Letter by Dai et al Regarding Article, “Targeting Recombinant Tissue-Type Plasminogen Activator in Acute Ischemic Stroke Based on Risk of Intracranial Hemorrhage or Poor Functional Outcome: An Analysis of the Third International Stroke Trial”
To the Editor:
Whiteley et al1 demonstrated their excellent work to investigate the relationship among intravenous recombinant tissue-type plasminogen activator (rtPA), risk of symptomatic intracranial hemorrhage (sICH), and 6-month prognosis based on series of risk prediction scores. They drew the conclusion that there is a clinically relevant net positive effect of rtPA in patients with acute stroke at a high predicted risk of sICH or poor functional outcome, as it said in the abstract. However, we discuss some issues from statistical aspects.
In clinical practice, sICH remains the biggest concern when rtPA is administrated. sICH is associated with poor outcome after intravenous rtPA treatment, which is largely proved in previous articles.2,3 In the first paragraph of the Results section, it is listed that 8 of 104 sICH-positive patients (8%) were independent in activities of daily living at 6 months when compared with 546 of 1411 (39%) sICH-negative subjects (P<0.0001 by Pearson χ2 test). However, to our surprise, based on Figure 2 in the article, rtPA showed even numeric greater absolute risk reduction in higher predicted risk of sICH group when compared with that in lower risk groups. The higher predicted risk of sICH, the more benefit derived from rtPA, is definitely not consistent with clinical observation. We think that there exists a possibility that the higher score-predicted risk of sICH group did not represent the high-risk group in the real situation.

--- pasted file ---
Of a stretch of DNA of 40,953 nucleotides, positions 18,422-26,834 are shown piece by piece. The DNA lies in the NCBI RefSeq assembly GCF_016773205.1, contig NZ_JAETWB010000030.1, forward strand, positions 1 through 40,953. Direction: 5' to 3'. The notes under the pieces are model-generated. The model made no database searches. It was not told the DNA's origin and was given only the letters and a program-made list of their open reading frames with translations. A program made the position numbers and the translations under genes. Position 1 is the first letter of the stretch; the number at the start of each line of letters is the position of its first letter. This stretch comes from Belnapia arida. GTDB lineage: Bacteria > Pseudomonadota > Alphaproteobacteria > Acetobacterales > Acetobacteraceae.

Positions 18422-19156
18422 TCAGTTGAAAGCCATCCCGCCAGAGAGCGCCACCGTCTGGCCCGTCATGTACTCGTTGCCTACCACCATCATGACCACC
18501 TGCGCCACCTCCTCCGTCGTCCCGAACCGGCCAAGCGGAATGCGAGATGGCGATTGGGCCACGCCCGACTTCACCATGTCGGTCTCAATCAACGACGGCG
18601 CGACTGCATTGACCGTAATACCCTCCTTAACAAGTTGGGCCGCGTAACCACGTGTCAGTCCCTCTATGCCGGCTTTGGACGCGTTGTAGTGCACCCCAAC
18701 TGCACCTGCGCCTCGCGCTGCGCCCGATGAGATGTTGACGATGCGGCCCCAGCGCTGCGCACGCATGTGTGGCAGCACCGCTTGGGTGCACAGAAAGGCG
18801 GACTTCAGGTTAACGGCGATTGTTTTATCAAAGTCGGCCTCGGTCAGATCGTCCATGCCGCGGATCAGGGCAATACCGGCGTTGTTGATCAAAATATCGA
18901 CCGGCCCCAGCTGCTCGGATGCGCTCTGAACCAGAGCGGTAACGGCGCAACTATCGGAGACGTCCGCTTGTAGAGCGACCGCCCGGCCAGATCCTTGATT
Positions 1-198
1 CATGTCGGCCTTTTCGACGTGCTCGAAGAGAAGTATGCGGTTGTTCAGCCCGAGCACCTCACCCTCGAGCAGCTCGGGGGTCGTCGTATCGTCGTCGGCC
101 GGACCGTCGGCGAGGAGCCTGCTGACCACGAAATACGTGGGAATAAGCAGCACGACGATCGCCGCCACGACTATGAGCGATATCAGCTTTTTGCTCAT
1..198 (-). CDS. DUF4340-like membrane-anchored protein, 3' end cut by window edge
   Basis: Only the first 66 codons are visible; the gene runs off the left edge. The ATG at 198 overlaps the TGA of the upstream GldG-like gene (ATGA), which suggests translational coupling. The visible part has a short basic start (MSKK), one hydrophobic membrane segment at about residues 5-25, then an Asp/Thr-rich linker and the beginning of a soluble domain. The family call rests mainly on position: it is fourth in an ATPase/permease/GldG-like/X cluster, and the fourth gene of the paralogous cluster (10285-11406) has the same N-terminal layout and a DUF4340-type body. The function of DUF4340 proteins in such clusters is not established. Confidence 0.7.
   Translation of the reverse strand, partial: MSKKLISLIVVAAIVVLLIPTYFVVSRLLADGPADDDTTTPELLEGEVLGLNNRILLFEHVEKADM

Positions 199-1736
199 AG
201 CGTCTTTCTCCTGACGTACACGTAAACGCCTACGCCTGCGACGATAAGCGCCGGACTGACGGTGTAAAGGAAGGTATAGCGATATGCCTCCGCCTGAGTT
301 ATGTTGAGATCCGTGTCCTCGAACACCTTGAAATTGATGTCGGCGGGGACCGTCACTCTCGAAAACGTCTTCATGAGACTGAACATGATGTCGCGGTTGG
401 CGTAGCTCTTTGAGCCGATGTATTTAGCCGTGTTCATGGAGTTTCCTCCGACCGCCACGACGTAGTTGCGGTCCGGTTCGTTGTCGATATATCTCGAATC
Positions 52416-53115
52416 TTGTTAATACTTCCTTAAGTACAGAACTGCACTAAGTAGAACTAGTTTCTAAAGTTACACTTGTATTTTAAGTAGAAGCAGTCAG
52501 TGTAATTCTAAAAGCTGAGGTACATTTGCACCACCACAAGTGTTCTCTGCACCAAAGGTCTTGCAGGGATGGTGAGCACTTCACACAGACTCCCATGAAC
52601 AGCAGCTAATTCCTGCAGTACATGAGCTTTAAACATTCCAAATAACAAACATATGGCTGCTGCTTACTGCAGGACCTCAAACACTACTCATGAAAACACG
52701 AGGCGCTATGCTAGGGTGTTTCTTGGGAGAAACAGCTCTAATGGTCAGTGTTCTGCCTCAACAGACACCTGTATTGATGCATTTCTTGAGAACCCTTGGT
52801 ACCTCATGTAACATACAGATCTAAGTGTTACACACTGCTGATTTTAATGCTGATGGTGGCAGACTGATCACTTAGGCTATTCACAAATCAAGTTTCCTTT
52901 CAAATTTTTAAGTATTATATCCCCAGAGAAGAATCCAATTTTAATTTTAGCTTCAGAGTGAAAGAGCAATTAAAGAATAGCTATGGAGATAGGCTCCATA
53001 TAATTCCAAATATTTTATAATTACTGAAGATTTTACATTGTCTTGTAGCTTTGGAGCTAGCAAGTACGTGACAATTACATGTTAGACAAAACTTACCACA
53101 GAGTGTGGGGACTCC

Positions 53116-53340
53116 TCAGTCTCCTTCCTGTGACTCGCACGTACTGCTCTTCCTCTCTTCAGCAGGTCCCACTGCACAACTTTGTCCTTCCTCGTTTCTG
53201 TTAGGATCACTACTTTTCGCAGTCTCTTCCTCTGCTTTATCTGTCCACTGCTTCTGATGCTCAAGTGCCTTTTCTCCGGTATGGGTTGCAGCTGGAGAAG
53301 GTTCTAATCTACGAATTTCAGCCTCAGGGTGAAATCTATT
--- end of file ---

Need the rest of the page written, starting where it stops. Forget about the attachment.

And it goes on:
In the article, the area under curve values of all selected models to predict sICH in rtPA-treated group (n=1515) ranged from 0.56 to 0.68, which was only moderately performed. On the basis of this score-predicted risk, they classified 1515 rtPA-treated patients as low, medium, and high risk with each model. In the last part of the Results section, to derive the absolute risk reduction values, another 1520 non–rtPA-treated patients were included in the analysis. This might suggest that these 1520 non–rtPA-treated patients were categorized based on each of those risk models as well, which raises a problem. These risk score models were derived to predict sICH risk of rtPA-treated patients. Whether they can be used in non–rtPA-treated patients needs to be further validated instead of directly applied because intravenous rtPA treatment may change the nature distribution of sICH events (rtPA may increase the risk of sICH by 5.8%2) in patients with acute stroke.
As mentioned previously, these risk scores performed only moderately of rtPA-treated patients in International Stroke Trial-3. So if these risk scores need to be applied in non–rtPA-treated patients, we should first investigate how well did they perform in this cohort. We think that it would be more appropriate if the calibration and discrimination data in non–rtPA-treated patients are given in the article.
Qiliang Dai, MD
Wen Sun, MD
Xinfeng Liu, MD
Department of Neurology
Jinling Hospital, Nanjing University School of Medicine
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- © 2014 American Heart Association, Inc.
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